Throughout the late 1990s, he earned a reputation as an aggressive enforcer of city building codes. By day, he staked out Home Depots while on the hunt for contractors working on unlicensed remodeling jobs. By night, he donned a bulletproof vest to accompany police on raids of crack houses and nuisance bars.
Yet, as federal prosecutors now describe it, by the time he became L&I's deputy commissioner in 2007, he routinely cut breaks for friends and patrons of Chappy's Beer, Butts & Bets, a South Philadelphia beer distributorship in which he held an ownership stake.
He left the department in 2011, after news of his involvement in a federal probe surfaced.
But according to the indictment unsealed Tuesday, he helped dozens of bar and nightclub owners deal with any heat they were getting from L&I - as long as they bought their beer at the right place.
"When I was there, he was a low-level building inspector," said Bennett Levin, who led L&I in the early 1990s. "I believe he was clean when he worked for me."
It was under Levin that Verdi first raised his concerns about graft within the department and requested a meeting with his boss to discuss them.
Recalling their conversation over sandwiches at the Famous 4th Street Deli, Levin said Verdi believed street-level building inspectors were more susceptible to graft because they had no clear path to advancement within the department.
"He said there was corruption because as a building inspector, there was no opportunity for promotions," Levin said. "As a result of that conversation, we changed the way building inspectors were treated."
Levin left the department in 1995. Verdi stayed on. Under new boss Edward J. McLaughlin, his career took off.
A former police inspector, McLaughlin brought a new attitude to L&I, urging closer cooperation with other authorities and use of law enforcement-style tactics.
He promoted Verdi and assigned him to work out of Police Headquarters as part of the city's Nuisance Task Force, a joint law enforcement-regulatory team that used city code violations to shut down problem bars, drug houses, and brothels.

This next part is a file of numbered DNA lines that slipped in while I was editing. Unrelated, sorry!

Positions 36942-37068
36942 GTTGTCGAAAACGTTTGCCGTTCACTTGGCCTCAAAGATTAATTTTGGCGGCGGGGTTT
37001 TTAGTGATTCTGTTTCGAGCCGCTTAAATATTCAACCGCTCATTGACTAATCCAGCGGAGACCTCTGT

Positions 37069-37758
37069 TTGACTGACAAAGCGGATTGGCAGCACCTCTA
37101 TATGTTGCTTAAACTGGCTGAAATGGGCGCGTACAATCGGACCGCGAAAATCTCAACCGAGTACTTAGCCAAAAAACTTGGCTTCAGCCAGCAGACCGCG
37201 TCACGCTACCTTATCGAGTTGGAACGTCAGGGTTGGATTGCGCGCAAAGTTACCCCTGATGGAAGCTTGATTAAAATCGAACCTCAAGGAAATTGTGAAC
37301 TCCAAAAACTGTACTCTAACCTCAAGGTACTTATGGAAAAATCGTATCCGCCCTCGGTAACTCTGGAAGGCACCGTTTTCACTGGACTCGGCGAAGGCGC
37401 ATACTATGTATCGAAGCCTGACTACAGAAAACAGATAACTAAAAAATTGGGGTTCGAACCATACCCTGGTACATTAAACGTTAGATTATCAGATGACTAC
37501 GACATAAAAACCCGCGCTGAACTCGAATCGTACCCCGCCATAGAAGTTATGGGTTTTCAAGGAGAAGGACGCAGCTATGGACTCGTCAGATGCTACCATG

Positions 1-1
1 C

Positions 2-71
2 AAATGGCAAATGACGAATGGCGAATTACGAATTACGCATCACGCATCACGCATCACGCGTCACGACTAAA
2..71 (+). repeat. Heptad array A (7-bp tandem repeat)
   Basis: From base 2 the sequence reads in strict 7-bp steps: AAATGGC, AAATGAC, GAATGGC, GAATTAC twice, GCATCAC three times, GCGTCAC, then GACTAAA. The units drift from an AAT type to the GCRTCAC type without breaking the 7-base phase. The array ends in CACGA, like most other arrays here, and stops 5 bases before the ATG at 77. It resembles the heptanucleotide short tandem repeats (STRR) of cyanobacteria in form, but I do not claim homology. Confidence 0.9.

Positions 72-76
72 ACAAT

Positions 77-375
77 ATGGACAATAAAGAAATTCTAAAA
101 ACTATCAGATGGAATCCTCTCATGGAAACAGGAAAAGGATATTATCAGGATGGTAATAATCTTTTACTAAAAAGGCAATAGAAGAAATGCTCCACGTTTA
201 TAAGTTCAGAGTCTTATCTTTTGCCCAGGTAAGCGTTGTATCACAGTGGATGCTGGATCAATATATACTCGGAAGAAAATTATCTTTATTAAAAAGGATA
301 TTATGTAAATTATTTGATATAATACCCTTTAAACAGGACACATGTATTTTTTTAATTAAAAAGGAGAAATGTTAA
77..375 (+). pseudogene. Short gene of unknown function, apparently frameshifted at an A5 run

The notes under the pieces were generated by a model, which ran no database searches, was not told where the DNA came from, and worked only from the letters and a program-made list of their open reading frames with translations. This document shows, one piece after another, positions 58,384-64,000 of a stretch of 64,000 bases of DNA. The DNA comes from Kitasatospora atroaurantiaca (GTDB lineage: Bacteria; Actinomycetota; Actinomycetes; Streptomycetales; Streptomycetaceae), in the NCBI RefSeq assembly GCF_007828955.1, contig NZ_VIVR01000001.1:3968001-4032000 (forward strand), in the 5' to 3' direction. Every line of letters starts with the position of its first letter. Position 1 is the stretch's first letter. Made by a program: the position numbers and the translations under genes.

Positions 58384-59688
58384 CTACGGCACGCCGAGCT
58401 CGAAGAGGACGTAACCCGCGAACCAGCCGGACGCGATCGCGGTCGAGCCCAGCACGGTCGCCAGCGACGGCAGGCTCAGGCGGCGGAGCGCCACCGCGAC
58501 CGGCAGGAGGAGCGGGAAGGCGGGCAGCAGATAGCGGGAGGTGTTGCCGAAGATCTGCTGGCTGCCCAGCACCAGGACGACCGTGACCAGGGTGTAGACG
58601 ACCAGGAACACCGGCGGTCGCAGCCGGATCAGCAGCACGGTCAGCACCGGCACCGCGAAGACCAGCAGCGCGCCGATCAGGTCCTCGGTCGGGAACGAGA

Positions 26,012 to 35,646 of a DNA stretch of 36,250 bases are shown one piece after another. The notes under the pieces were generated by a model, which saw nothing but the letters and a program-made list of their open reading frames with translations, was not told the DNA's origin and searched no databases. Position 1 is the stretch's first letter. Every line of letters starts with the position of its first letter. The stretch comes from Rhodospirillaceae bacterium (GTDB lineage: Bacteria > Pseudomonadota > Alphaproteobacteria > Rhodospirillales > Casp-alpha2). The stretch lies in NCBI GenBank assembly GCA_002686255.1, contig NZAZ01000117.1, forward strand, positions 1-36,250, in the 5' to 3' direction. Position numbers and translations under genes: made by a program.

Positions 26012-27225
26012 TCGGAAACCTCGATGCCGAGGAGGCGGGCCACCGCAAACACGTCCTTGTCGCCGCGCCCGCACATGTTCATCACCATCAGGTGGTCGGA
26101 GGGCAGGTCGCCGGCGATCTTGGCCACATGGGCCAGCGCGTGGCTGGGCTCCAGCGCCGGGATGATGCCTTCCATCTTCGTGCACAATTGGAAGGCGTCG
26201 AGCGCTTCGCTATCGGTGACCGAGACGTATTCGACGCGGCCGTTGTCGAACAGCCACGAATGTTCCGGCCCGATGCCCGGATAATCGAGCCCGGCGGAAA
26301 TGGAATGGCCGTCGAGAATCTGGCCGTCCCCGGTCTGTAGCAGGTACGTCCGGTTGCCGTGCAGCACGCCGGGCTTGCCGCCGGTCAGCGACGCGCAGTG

Verdi, according to former coworkers, eagerly embraced the new responsibilities and frequently joined police on their raids.
He was present during one 2003 raid at a South Philadelphia club as officers arrested Gregory Quigley, then a young law clerk, for disorderly conduct - shouting obscenities at officers and attempting to block inspectors from seizing the bar's money.
Quigley's name would later surface in federal authorities' investigation - as a co-owner at Chappy's, and as a man who touted his relationship to Verdi.
But from early on, McLaughlin's approach - and Verdi's role in it - drew scrutiny from critics.
When McLaughlin was reappointed to his post in 2000, then-Mayor John F. Street's transition team, which included Levin, raised concerns over the department's use of force. They cited a number of lawsuits in which Verdi's tough tactics played a role.
"There was an overall lack of due process," said Joseph DiOrio, a lawyer who brought three such suits against Verdi and the city. "They were shutting businesses down for code violations without giving them due process or chance to address the problems."
Chris Maffucci and Selena Fitanides sued the city in 1996 after a run-in with Verdi over a former convent in South Philadelphia that the couple hoped to turn into a home.
According to their suit, Verdi showed up one Saturday morning in 1996, demanded entry to the site, and when they asked to see a warrant, threatened to bury them with code violations. He returned later with a civil search order and police backup to fulfill that vow.
Their dustup and the more than two dozen code violations Verdi filed against the couple eventually came before U.S. District Judge James McGirr Kelly. In an opinion written three years later on the couple's lawsuit, the judge said Verdi's behavior exhibited "a general disregard for the law, punctuated by false verification and repeated misrepresentations to courts."
He ordered the city to pay Maffucci $350,000 plus attorneys' fees.
"The $350,000 that the city paid . . . sounds like we made out fine," Maffucci said Wednesday in an e-mail from Boston, where the couple now live. "But we'd gladly trade it back to have not had that experience with Verdi and L&I."
Yet by the time Verdi was promoted to L&I's deputy commissioner in 2007, the aggressive inspector had developed a far different reputation among a certain circle of bar owners - at least, according to federal prosecutors.
According to his indictment, Verdi routinely cut breaks for loyal customers of his beer distributorship, warning some of impending task-force raids and clearing away red tape for others facing being shut down for failed inspections.
In one case detailed by prosecutors, Verdi personally showed up at Oasis Gentleman's Club in Southwest Philadelphia on the night in 2009 that its owner was implicated in a patron's beating death. He assured another of the club's owners that he would control the situation and step in to ensure the place stayed open, the indictment says.
But the manager of one South Philadelphia restaurant that prosecutors say received favors from Verdi says she never believed their relationship and her business at Chappy's to be part of a quid pro quo.
"I bought beer there and a number of other places," said the manager, who spoke on condition of anonymity for fear of reprisals to her business. "If I had known I was earning favors, maybe I would have shopped there more."